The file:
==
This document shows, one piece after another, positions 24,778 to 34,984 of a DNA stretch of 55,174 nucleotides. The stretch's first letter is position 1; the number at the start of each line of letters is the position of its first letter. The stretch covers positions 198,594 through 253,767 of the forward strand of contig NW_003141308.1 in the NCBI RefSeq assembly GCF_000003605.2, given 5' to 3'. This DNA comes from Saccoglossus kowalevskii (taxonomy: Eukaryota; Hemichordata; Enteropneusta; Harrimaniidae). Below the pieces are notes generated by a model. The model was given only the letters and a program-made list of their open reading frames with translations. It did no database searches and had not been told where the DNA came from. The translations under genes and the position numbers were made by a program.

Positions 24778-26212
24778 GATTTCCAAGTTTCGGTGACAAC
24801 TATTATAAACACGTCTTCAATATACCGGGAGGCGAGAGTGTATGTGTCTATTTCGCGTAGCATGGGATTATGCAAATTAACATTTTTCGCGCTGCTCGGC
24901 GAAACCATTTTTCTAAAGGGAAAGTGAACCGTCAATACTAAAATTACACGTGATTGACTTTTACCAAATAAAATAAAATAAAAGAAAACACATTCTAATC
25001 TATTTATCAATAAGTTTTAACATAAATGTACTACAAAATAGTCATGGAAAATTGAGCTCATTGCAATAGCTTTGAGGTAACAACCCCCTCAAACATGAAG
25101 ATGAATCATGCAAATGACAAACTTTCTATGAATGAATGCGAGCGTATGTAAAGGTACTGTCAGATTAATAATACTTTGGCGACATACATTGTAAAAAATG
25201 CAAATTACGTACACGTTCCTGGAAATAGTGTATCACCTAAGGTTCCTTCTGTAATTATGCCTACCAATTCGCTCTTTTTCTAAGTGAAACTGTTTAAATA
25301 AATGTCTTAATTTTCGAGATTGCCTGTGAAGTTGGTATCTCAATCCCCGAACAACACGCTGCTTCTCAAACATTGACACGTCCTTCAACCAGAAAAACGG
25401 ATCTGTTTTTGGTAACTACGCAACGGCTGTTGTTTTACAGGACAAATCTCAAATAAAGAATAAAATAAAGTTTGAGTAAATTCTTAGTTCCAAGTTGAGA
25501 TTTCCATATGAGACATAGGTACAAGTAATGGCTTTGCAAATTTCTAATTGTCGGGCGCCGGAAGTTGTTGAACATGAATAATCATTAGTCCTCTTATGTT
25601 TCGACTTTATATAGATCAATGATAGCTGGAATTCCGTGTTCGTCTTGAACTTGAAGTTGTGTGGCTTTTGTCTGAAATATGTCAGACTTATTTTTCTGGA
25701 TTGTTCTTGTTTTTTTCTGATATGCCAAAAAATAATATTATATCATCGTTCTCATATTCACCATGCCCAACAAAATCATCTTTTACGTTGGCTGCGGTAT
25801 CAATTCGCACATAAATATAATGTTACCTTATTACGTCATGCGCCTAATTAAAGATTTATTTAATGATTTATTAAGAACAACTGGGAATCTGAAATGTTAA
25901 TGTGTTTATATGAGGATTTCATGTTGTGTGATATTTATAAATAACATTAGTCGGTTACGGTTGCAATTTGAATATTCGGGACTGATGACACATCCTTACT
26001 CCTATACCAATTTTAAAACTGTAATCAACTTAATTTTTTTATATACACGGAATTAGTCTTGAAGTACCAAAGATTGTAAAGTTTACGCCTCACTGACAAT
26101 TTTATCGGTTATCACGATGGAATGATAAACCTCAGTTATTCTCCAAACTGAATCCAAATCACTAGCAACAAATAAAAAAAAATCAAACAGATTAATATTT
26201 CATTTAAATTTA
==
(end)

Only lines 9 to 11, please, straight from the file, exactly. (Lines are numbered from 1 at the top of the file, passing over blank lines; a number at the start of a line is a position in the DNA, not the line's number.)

25301 AATGTCTTAATTTTCGAGATTGCCTGTGAAGTTGGTATCTCAATCCCCGAACAACACGCTGCTTCTCAAACATTGACACGTCCTTCAACCAGAAAAACGG
25401 ATCTGTTTTTGGTAACTACGCAACGGCTGTTGTTTTACAGGACAAATCTCAAATAAAGAATAAAATAAAGTTTGAGTAAATTCTTAGTTCCAAGTTGAGA
25501 TTTCCATATGAGACATAGGTACAAGTAATGGCTTTGCAAATTTCTAATTGTCGGGCGCCGGAAGTTGTTGAACATGAATAATCATTAGTCCTCTTATGTT